Create CI/CD pipelines for AI apps using Azure Pipelines, Docker, and Kubernetes

Machine Learning
Kubernetes Service

An Artificial Intelligence (AI) application is application code embedded with a pretrained machine learning (ML) model. There are always two streams of work for an AI application: Data scientists build the ML model, and app developers build the app and expose it to end users to consume. This article describes how to implement a continuous integration and continuous delivery (CI/CD) pipeline for an AI application that embeds the ML model into the app source code. The sample code and tutorial use a Python Flask web application, and fetch a pretrained model from a private Azure blob storage account. You could also use an AWS S3 storage account.


The following process is one of several ways to do CI/CD. There are alternatives to this tooling and the prerequisites.

Source code, tutorial, and prerequisites

You can download source code and a detailed tutorial from GitHub. Follow the tutorial steps to implement a CI/CD pipeline for your own application.

To use the downloaded source code and tutorial, you need the following prerequisites:

CI/CD pipeline summary

Each new Git commit kicks off the Build pipeline. The build securely pulls the latest ML model from a blob storage account, and packages it with the app code in a single container. This decoupling of the application development and data science workstreams ensures that the production app is always running the latest code with the latest ML model. If the app passes testing, the pipeline securely stores the build image in a Docker container in ACR. The release pipeline then deploys the container using AKS.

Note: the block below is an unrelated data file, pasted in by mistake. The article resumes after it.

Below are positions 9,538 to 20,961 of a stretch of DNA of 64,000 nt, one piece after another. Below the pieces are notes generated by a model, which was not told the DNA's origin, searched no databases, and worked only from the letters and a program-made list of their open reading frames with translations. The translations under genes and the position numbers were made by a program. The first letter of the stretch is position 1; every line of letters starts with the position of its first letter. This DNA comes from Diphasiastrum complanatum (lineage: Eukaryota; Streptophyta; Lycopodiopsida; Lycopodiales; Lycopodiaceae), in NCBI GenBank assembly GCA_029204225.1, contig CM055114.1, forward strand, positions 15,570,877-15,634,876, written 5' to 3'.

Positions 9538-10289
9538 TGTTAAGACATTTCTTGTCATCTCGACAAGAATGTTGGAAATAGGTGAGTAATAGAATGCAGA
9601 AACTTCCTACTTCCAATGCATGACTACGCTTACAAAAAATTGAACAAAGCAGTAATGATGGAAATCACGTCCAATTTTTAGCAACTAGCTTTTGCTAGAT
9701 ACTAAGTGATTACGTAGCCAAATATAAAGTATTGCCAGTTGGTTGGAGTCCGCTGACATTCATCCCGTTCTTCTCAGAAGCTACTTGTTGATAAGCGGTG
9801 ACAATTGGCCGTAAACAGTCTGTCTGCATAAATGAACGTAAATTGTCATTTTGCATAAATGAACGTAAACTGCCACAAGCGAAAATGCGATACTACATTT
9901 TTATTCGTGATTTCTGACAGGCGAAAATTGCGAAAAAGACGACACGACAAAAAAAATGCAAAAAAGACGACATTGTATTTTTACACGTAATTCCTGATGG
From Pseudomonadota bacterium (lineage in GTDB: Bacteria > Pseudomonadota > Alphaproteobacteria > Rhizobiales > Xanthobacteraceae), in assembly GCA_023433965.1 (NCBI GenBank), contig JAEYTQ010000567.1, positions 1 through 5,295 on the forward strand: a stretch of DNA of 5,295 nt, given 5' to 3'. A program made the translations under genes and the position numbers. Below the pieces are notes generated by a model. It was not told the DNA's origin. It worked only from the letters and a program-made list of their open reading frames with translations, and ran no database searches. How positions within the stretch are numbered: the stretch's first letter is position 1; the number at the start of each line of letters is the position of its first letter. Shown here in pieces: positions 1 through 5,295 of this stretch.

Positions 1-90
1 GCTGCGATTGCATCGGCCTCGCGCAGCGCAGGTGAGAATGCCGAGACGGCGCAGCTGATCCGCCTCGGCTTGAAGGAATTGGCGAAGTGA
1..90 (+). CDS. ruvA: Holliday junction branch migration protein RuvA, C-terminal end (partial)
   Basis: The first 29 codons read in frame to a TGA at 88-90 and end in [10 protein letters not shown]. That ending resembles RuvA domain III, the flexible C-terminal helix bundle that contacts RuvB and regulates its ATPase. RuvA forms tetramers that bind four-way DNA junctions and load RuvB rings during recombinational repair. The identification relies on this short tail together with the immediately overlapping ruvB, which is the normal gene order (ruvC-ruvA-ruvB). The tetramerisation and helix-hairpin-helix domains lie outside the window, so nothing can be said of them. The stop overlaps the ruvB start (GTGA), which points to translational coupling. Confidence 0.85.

CI/CD pipeline steps

The following diagram and steps describe the CI/CD pipeline architecture:

CI/CD pipeline architecture

  1. Developers work on the application code in the IDE of their choice.
  2. The developers commit the code to Azure Repos, GitHub, or other Git source control provider.
  3. Separately, data scientists work on developing their ML model.
  4. The data scientists publish the finished model to a model repository, in this case a blob storage account.
  5. Azure Pipelines kicks off a build based on the Git commit.
  6. The Build pipeline pulls the latest ML model from blob storage and creates a container.
  7. The pipeline pushes the build image to the private image repository in ACR.
  8. The Release pipeline kicks off based on the successful build.
  9. The pipeline pulls the latest image from ACR and deploys it across the Kubernetes cluster on AKS.
  10. User requests for the app go through the DNS server.
  11. The DNS server passes the requests to a load balancer, and sends responses back to the users.


This article is maintained by Microsoft. It was originally written by the following contributors.

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